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From Stefan Fritsch ...@sfritsch.de>
Subject Re: reducing memory fragmentation
Date Wed, 16 Feb 2011 22:29:30 GMT
On Sunday 06 February 2011, Stefan Fritsch wrote:
> Therefore I propose to use mmap/mumap in the apr_allocator instead
> of malloc, either as a compile time option or whenever
> max_mem_free is set for the allocator. This would then completely
> separate the allocations from apr_allocator and normal malloc and
> reduce fragmentation. And it would make apr_allocator_max_free_set
> actually give memory back to the OS.
> This would be a relatively simple change (compared to replacing the
> whole allocator). Sounds ok?

I have made some measurements for this, doing some relatively complex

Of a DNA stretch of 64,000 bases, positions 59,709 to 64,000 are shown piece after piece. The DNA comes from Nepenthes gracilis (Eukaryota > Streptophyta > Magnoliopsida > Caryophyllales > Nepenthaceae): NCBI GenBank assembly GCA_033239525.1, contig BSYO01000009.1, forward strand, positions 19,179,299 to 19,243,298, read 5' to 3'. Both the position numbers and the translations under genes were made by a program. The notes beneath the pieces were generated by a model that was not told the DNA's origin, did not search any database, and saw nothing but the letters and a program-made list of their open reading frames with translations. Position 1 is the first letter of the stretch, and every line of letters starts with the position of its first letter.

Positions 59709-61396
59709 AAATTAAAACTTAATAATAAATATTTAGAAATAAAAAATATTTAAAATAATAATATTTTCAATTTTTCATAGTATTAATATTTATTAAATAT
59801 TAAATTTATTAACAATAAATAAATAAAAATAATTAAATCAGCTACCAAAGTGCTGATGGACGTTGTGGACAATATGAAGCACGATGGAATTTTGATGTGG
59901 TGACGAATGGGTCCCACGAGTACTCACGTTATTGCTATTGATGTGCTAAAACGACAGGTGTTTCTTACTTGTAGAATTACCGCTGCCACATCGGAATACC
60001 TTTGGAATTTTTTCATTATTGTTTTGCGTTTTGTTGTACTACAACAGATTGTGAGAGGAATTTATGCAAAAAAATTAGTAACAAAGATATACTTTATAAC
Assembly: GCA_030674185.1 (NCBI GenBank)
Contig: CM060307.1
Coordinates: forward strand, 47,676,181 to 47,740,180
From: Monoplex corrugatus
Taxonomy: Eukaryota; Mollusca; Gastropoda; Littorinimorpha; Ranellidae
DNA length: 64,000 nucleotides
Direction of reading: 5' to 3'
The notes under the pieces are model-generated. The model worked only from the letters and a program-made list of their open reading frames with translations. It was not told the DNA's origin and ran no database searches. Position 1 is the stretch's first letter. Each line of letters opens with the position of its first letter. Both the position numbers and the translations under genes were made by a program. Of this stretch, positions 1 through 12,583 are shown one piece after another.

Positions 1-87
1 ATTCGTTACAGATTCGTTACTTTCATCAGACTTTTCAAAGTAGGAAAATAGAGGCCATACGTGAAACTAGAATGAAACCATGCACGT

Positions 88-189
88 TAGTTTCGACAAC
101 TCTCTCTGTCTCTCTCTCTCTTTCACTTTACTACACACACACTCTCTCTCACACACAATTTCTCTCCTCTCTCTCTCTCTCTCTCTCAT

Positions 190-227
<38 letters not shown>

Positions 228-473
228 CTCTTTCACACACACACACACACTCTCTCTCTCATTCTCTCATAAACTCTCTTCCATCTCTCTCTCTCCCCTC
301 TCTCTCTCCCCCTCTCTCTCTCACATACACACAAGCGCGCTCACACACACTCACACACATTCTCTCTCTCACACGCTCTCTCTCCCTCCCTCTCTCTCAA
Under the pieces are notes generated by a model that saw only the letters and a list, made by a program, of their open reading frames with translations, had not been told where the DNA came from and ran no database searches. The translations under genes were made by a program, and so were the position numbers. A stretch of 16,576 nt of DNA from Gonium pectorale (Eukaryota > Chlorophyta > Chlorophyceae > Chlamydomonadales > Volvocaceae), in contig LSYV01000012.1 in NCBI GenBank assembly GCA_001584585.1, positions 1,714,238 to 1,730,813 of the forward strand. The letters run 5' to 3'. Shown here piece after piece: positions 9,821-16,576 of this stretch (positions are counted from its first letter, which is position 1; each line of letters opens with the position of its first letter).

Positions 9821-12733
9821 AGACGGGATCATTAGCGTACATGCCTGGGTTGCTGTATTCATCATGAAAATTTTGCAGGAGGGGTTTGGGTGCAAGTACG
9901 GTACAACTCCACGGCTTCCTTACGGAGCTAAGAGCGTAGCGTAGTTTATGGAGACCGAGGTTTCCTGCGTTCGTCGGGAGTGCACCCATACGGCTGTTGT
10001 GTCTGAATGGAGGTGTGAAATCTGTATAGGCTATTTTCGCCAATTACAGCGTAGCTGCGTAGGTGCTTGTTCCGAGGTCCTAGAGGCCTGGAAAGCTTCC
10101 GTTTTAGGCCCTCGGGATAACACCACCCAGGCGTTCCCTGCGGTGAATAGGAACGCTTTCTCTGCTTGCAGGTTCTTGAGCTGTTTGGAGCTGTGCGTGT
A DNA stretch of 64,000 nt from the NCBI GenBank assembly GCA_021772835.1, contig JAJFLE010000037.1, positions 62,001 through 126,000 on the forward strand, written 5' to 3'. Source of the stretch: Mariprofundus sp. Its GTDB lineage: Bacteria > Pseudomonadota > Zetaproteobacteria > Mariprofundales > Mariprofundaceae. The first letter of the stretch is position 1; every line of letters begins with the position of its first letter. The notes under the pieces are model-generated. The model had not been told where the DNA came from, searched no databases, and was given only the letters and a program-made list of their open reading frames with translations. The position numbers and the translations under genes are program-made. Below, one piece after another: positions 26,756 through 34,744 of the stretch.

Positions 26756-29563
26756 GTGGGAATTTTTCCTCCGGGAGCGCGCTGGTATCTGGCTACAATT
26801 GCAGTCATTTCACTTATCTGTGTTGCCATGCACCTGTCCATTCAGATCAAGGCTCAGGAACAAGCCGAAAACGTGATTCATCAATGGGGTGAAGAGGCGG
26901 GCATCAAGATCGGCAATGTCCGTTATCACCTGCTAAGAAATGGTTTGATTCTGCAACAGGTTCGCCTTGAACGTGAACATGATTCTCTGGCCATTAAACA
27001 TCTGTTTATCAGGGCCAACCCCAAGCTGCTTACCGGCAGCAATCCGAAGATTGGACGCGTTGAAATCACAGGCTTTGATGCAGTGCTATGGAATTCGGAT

requests (a dir index of a dir with 10000 files) with apr 1.4.2/httpd 
trunk/mpm_event under Linux/glibc:

                                reqs/s  mem usage
                                        after tests
malloc  MaxMemFree unlimited    42      92M
malloc  MaxMemFree 128          41      93M
malloc  MaxMemFree 4            43      70M
mmap    MaxMemFree unlimited    45      85M
mmap    MaxMemFree 512          43      66M
mmap    MaxMemFree 128          35      31M
mmap    MaxMemFree 4            32      21M

The accuracy is not too high, I guess all the numbers are taken to be 
+/- 1.

As you see, the the current allocator_alloc version which uses malloc 
does not really allow to give back significant ammounts of RAM to the 
OS, regardless of MaxMemFree. But with mmap, MaxMemFree has a 
significant effect. And with the same ammount of RAM used, the mmap 
version is not slower than the malloc version. Therefore with Linux 
glibc, the mmap version seems superior in all respects.

I will commit this alternative allocator selectable with a configure 
option. For now, it will need to be manually selected. Later, we can 
think about changing the default for some platforms.


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